Why is it good? While AVCHD sometimes gets an undeservedly bad press, it’s actually reliable, efficient and easy to use. AVCHD will either be supported natively by your NLE, or automatically transcode your footage for you, saving you time and effort. The high compression rate means that the picture quality isn’t as good as you’d expect from an XDCAM setup, though it can produce professional-looking footage if you shoot at 24Mbps. AVCINTRA is a broadcast specification standard that is used throughout the industry, and is being picked up by more third-party companies as an acquisition codec in other products.
Who uses it? The long shooting time makes AVCHD great for users who prioritise efficiency and compatibility – if you need cameras for education, events, IPTV or the like, go with AVCHD. AVCINTRA is used by most broadcasters and production companies for the 50Mb-200Mb quality range. Shooting on this format will guarantee your content’s technical qualification for broadcast.
We recommend: The Panasonic AG-HMC15.
Who makes it? Sony
What is it? NXCAM is Sony’s more professional variant of AVCHD. It compresses footage far more efficiently and gives a more professional picture quality.
Why is it good? NXCAM shares AVCHD’s compatibility: it’s supported by NLEs including Sony Vegas, Premiere Pro, Final Cut Pro and EDIUS. You can store footage on Memory Stick Duo, SDHC card or – if you don’t mind forking out a bit extra – a slot-in flash memory unit. You can record to a card and the drive at the same time, giving you an instant backup copy of your work. It also ups your recording time to an impressive 11 hours at 24Mbps.
Who uses it? That 11-hour recording time has made NXCAM a big hit with corporate and event videographers, but we think the fact that it offers both fully automated and fully manual control makes it perfect for educational settings.
We recommend: The Sony HXR-NX5e.
Who makes it? Sony initially developed the XDCAM codec for their SD-only shoulder mount cameras, but have since developed multiple HD-capable versions, and also license their EX codecs to JVC.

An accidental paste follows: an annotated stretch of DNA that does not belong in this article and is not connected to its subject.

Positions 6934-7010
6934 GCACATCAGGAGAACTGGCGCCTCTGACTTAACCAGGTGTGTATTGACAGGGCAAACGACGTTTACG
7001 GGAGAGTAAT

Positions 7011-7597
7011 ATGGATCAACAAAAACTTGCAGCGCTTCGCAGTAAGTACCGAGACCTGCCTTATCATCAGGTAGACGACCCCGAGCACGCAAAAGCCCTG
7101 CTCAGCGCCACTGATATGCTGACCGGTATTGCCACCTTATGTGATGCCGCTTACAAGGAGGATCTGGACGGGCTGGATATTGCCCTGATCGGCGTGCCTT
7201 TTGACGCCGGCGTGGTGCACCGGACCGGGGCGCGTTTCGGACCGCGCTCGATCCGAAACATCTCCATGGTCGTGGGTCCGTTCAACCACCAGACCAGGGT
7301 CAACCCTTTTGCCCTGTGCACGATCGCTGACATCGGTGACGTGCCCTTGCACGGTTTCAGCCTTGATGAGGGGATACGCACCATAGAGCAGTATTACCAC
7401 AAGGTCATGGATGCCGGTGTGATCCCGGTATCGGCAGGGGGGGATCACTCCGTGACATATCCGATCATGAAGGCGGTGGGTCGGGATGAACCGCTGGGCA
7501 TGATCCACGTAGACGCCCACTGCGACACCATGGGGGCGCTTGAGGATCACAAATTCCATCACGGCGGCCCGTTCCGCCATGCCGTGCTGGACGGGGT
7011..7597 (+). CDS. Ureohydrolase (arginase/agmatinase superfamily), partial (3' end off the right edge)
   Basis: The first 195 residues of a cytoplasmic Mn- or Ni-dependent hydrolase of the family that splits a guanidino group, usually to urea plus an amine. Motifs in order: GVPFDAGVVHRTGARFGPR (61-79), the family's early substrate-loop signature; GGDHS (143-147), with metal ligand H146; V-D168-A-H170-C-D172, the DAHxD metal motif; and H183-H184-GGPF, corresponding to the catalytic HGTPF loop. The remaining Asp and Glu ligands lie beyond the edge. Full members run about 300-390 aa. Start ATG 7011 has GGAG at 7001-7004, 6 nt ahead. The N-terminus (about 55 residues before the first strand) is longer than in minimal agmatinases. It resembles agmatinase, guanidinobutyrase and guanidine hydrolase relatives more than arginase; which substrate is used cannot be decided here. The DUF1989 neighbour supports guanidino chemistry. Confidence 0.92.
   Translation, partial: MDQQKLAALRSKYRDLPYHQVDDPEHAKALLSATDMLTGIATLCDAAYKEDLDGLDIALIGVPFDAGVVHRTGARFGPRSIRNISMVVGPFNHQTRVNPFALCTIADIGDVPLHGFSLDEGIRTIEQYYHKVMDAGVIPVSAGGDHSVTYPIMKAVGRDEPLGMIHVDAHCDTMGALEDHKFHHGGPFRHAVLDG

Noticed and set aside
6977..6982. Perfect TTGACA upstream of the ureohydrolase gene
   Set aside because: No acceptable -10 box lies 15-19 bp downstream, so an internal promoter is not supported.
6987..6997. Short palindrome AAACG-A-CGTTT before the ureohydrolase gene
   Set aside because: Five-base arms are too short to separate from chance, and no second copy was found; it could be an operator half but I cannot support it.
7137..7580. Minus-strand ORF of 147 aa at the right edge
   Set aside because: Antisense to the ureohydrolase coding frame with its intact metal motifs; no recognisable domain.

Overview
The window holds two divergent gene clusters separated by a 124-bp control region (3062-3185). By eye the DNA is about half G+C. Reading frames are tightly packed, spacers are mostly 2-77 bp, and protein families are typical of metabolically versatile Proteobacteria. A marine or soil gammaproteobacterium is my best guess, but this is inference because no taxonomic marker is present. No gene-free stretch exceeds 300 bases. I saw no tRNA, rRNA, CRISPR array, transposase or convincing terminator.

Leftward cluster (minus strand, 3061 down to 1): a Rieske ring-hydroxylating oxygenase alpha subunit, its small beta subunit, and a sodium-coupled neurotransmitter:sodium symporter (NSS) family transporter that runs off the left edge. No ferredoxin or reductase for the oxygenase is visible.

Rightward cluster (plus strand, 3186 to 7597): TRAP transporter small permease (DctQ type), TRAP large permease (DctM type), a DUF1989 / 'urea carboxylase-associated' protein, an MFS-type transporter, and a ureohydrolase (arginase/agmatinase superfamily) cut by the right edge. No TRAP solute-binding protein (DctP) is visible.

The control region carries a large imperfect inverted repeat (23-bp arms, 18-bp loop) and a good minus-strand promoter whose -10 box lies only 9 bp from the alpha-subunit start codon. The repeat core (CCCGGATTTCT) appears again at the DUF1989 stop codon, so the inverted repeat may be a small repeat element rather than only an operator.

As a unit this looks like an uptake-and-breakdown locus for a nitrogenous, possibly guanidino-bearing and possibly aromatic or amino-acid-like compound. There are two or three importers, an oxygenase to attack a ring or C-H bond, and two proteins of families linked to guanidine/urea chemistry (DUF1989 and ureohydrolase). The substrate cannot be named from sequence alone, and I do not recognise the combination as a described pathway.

What is it? There are a few different flavours of XDCAM available, but this is one of our favourites (not least because there’s 0% finance on all Sony XDCAM EX models at the moment). XDCAM EX uses an MPEG-2 compression system and records full HD at 35Mbps onto SxS express cards. Developed by Sony and SanDisk specifically for tapeless filming, SxS cards are capable of data transfer rates of up to 800Mbps. It’s supported natively in Premiere Pro and in Media Composer via Avid Media Access. You will need to transcode your footage if you want to use it in a Final Cut workflow but, given the transfer speeds, that’s not a problem. (In fact, if your deadline’s really tight, the cards are fast enough that you can edit straight off them).
Why is it good? XDCAM EX delivers consistently high quality footage at different resolutions and frame rates and lets you over or undercrank the frame rate to shoot in slow or fast motion. With space for two SxS cards of up to 32GB in the PMW-EX3 you’re looking at up to 200 minutes of HD shooting time and, as they’re hot swappable, you’re only limited by the number of blank cards you can get your hands on. It has the added advantage of fitting seamlessly into the XDCAM non-linear workflow so, if you’ve used XDCAM or XDCAM HD before, introducing EX cameras shouldn’t be a struggle.
Who uses it? Another professional format: the BBC and the Discovery Channel both use EX cameras (read the BBC’s white paper).
We recommend: The PMW-EX3.
Who makes it? Canon.
What is it? The baby of the bunch, XF cameras only hit our shelves in July. There are currently two: the XF300 and the XF305, with the XF100 due to arrive in the new year. The XF format uses MPEG-2 compression, shoots at full 1920×1080 resolution and, most impressively, can record 4:2:2 footage at 50Mbps.
Why is it good? Well, it records high resolution 4:2:2 footage at 50Mbps, which gives you superior image quality, is compatible with the industry-standard .MXF file type and uses Compact Flash cards, which are relatively inexpensive.
Who uses it? Freelance camera operators, broadcast pros, ENGs… XF is proving pretty popular, not least because the cameras that use it have excellent connectivity and customisation options.
We recommend: The Canon XF305.
Freelance camera operators, broadcast professionals, filmmakers, electronic news gatherers, high-end enthusiasts and creative industry professionals who will appreciate an affordable, forward thinking solutions will appreciate the potent combination of outstanding image quality, connectivity options, user customisation, straightforward workflow and wide-ranging editing compatibility.
…but there is one slight problem.
Regardless of which format you choose to work with, you’ll inevitably come up against the final anti-tapeless barricade: the storage issue. And to find our more about that aforementioned issue, watch this space for part two of our guide.